In the sign of fire

The fireplace: History

From paleolithic hearths to the flue

The discovery, or rather control, of the fire by early humans during the Lower Paleolithic, a historical period ranging from about 2.5 million to about 120,000 years ago, represents a turning point in human evolution. Indeed, fire made it possible to cook food, thus taking in more protein and carbohydrates and improving nutrition; to be able to work or move around even at night; and to be able to defend themselves from predators. The oldest evidence of early hominid use of fire has been found at several archaeological sites in East Africa.

Thus, it can be argued that the modern fireplace has its origins in Paleolithic hearths via Roman hypocausts to the fireplaces of the early Middle Ages.

It was only toward the end of this period that the fireplace evolved to become a motif of furniture as well: until then the hearth was placed in the center of the room, with a hole in the roof for the smoke to escape. This solution allowed the fire to be kept away from the walls, which were usually made of wood, and spread the heat evenly, however, the dispersion was considerable and certainly the smoke exhaust was not done in the correct way, in fact this configuration of the hearth was the cause of many fires because the roofs were built of thatch or wood, highly flammable materials.

It was the Normans who materialized the idea of building a cape and a “chimney” , necessary to convey the smoke produced by combustion to the upper end of the chimney beyond the roof. Before the spread of this system, fire was generally made to burn inside the dwelling in a special room (such as in theatrium of Roman houses, a word whose etymon comes from the Latin ater: black, blackened). The gradual takeover of new building materials led to the replacement of wooden houses with buildings made of stone and brick. This also changed the arrangement of the fireplace within buildings-thus the modern fireplace, the ancestor of our present-day fireplaces, was born.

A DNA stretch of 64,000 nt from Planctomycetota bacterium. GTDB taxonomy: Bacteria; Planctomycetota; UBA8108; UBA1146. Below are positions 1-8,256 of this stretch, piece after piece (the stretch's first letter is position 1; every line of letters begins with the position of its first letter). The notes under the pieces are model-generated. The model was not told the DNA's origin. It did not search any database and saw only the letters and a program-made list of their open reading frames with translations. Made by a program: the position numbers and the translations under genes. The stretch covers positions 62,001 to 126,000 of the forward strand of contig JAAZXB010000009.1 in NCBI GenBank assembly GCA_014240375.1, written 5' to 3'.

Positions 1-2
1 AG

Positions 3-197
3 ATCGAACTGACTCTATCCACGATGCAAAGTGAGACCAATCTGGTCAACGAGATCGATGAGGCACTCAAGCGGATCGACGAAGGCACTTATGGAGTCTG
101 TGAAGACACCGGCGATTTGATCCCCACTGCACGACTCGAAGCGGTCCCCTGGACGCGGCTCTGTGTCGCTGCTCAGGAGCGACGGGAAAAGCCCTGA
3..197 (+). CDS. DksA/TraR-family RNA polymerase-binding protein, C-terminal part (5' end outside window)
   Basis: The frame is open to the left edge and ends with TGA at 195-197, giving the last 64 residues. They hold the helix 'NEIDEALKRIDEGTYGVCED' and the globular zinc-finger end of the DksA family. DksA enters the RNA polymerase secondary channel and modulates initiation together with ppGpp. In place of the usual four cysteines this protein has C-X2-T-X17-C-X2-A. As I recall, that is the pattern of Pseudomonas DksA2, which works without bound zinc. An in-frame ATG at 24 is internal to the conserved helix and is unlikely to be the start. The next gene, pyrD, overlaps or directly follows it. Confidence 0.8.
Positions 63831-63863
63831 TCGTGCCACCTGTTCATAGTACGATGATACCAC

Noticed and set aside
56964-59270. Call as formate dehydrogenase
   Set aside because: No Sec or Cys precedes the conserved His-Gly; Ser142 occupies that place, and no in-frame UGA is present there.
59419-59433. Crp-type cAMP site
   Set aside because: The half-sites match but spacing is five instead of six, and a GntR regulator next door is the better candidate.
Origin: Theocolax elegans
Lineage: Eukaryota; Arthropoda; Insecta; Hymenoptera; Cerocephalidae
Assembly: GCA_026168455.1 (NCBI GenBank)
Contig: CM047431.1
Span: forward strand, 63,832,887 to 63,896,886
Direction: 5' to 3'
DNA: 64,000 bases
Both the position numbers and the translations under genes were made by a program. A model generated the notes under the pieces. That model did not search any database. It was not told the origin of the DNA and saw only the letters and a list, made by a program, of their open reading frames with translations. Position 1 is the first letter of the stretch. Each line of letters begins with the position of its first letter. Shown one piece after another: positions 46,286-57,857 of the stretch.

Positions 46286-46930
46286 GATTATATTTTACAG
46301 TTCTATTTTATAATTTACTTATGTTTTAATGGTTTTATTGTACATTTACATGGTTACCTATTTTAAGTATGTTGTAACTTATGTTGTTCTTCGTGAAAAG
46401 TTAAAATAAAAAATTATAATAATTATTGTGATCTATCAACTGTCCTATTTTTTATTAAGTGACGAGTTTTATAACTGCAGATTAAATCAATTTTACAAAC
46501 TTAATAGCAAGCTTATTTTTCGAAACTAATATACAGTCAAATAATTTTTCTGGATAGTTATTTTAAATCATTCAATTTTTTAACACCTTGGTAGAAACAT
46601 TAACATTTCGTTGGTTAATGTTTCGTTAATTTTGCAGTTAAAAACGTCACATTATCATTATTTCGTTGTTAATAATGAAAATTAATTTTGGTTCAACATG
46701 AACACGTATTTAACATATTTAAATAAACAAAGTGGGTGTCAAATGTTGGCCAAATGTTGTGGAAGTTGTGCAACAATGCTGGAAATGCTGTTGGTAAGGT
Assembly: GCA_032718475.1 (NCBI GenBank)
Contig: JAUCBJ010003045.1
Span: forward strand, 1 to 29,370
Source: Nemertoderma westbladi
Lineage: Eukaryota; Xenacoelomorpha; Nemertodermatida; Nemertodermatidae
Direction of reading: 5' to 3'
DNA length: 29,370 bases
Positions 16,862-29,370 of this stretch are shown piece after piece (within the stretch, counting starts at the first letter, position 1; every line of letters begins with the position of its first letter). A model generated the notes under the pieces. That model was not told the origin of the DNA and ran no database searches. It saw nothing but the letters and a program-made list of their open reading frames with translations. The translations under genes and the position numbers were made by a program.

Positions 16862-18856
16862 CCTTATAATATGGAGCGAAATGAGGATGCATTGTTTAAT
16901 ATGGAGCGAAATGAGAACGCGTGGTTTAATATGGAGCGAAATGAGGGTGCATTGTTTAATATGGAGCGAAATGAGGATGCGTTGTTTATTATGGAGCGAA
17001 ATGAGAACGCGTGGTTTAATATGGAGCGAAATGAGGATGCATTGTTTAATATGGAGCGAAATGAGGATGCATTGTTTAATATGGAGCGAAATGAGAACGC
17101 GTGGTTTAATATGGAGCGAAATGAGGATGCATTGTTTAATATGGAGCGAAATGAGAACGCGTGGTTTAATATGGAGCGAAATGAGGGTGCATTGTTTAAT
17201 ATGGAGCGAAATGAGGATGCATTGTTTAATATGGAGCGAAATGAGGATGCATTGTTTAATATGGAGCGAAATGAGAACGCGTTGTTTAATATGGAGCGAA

The modern fireplace: the origins

Conceived in Nordic countries, therefore, the wall chimney type spread throughout Europe and made its appearance in northern Italy between 1200 and 1300, first in Venice, where there is news of it in 1227, and then in Pisa, where its presence is ascertained in 1298, thanks to the intensification of trade of which the Maritime Republics were the first to take advantage, while in Rome it was introduced in the second half of the 14th century. However, the transition from the central hearth to the wall fireplace continued until the end of the 14th century; in fact, for a long time the use of the central hearth persisted in poorer homes.

The history of the fireplace from 1300 until 1600 is primarily an architectural history and stylistic, as the technical solutions are limited to half embedding the chimney in the wall. They vary in size, which, starting with huge Gothic chimneys, are reduced in Renaissance, Baroque, and Rococo chimneys, certainly bringing efficiency and cost gains. Among the few in this time frame to deal with the fireplace from a technical point of view is Leonardo da Vinci : in his Codex Atlanticus there is a study of feeding the flame by means of a funnel-shaped external air intake, which can improve combustion. This study is the first theorization of the supply of combustion air from outside, which is used to this day in some types of appliances. Leon Battista Alberti in his De re aedificatoria talks about the ideal placement of the chimney in rooms and describes its dimensional characteristics, from the hearth to the dispersion of smoke.

The turning point with the Scientific Revolution of the 1700s.